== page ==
Screening Log #14: The Silence (1963)

The Silence PosterWritten and Directed by Ingmar Bergman

Starring Ingrid Thulin, Gunnel Lindblom and Jörgen Lindström





The final film in Ingmar Bergman‘s loose trilogy about faith is perhaps the most allegorical of the three. The film revolves around the relationship between two sisters and a son as they stop in a hotel so the elder, Ester (Ingrid Thulin) can rest. The sisters are clearly delineated as binary opposites: Ester represents the Apollonian disposition of intellectualism and disembodiement – she works as a translator of texts and is possessed of a loosely defined but seemingly incapacitating illness – and Anna (Gunnel Linblom) the Dionysian excesses of the body, living to fulfill her more physical desires. The child, Johan (Jörgen Lindström), is presumed to belong to Anna, though this is complicated through the course of the film.

He Is a Passenger and He Rides and He RidesThe dichotomy between the sisters is posited from the film’s very first shots, Anna sitting in the car of a train, sweating and complaining of the heat while Ester sits, drawn into herself and seemingly cooler. Johan shuttles between them, leaving the cabin to look at the men who work on the train and stares out the window as an urban scene rolls by, following by a procession of tanks and vehicles of war. This image is reinforced later when Johan watched a tank rumble through the streets of the city at night. Bergman employs the imagery of war to gesture toward the tension between the sisters and how it affects Johan and their relations to him. He functions as both the hinge of their relationship and an object that they seem to struggle to influence.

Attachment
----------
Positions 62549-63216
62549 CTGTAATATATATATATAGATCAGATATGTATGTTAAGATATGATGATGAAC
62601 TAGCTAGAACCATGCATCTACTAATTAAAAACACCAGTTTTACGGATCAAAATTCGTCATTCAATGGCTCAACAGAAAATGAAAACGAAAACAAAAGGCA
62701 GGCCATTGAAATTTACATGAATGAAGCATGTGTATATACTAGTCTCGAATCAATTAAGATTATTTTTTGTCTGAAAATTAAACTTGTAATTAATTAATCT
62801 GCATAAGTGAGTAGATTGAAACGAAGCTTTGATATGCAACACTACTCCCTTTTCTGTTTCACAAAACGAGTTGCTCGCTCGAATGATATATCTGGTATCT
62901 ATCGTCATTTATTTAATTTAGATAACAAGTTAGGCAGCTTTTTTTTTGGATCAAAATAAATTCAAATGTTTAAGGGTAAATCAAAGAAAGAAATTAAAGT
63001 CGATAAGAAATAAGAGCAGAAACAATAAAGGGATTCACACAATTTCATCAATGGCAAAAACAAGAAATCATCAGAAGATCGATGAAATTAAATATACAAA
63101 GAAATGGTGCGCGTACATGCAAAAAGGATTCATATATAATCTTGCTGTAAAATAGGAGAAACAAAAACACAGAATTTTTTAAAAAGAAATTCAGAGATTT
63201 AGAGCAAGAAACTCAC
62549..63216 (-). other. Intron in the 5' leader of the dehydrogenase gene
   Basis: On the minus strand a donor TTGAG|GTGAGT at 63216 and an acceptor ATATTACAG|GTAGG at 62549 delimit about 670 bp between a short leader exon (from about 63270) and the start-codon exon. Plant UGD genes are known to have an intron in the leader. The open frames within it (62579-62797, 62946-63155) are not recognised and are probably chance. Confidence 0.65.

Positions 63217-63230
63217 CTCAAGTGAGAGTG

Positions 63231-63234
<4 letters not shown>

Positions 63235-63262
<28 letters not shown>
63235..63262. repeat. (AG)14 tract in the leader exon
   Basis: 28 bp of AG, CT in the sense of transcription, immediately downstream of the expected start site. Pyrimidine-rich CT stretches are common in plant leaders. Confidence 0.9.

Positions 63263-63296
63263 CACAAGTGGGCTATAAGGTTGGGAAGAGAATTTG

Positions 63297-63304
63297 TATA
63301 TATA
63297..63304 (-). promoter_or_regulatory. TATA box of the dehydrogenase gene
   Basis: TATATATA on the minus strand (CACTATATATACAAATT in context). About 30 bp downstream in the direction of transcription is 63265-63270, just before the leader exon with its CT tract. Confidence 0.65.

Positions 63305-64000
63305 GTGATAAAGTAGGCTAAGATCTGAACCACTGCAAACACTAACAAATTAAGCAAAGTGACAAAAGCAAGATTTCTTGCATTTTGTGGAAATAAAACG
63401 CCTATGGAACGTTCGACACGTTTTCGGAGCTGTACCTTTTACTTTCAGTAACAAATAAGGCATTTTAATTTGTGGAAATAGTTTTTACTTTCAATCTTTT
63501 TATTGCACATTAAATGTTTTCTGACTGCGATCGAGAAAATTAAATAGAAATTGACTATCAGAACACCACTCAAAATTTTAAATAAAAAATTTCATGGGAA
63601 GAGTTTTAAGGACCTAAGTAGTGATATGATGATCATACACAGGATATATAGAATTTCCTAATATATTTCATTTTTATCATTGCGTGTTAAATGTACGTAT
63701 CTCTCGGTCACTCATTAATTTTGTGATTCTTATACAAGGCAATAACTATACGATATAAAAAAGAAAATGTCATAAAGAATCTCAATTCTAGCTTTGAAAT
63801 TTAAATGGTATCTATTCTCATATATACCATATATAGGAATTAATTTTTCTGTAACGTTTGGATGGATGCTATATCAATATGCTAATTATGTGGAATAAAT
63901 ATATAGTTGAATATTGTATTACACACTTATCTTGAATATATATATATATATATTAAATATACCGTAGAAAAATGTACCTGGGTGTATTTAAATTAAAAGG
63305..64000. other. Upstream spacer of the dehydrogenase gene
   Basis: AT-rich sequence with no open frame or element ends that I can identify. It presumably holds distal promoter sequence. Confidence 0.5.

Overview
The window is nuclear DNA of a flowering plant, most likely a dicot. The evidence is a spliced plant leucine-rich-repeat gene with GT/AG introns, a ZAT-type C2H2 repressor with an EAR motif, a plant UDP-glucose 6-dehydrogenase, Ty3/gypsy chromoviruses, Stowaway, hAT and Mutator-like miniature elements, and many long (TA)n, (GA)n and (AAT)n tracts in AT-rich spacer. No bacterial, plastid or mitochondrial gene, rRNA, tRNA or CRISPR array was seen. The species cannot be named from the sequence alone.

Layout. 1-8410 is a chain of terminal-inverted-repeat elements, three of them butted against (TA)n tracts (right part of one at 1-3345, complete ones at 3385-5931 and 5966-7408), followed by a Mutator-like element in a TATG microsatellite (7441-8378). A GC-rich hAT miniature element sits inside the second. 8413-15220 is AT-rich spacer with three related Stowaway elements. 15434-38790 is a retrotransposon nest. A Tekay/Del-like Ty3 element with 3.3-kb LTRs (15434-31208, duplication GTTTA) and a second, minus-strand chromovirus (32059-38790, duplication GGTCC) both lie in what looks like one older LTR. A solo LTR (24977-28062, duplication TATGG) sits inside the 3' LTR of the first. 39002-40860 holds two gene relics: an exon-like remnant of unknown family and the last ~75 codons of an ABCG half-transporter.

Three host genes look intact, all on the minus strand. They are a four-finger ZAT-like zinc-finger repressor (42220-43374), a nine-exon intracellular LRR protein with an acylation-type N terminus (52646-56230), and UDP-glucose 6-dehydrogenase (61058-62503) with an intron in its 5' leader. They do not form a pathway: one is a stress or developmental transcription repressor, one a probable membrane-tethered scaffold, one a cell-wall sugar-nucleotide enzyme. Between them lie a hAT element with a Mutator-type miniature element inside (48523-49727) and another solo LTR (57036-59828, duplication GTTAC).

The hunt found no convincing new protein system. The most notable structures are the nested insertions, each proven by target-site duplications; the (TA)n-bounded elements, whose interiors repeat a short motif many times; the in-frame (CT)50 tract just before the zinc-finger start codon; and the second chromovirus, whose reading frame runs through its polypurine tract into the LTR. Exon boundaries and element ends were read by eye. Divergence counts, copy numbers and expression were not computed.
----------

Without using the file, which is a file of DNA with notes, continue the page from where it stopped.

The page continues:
The hotel in which the trio stays is populated by strangers from a strange land; no one in this intermediary place speaks the same language – indeed, none of the language that Ester speaks – and so their encounters are predicated on gesture and action more than speaking. Anna leaves the hotel when she can and goes into the city, not speaking the language and has a physical encounter with a bartender (Birger Malmsten) that she later relates to Ester. Ester, meanwhile, forges a paternal relationship with an elderly man who works in the hotel (Håkan Jahnberg). Both sisters forge relationships with men, rendered mute and uncommunicative due to language barriers, who provide them with the varying sustenances that they require. Johan’s father is never once mentioned and the sister’s father has passed away.

The Shadow of A Male PresenceThe world of this film is a world without fathers, a world where communication with male figures is reduced to base gesture. Given its place in the context of Bergman’s “trilogy” interrogating the role of faith and the presence of God, the absence of father figures can be seen to explicate the “silence” of God guiding the lives of  people. Without a larger guiding principle Johan is pulled between the sisters and Bergman often places Johan at the intersection of corridors in the hallways of the hotel, making manifest position at the intersection of these two maternal figures and their polemically opposed positions.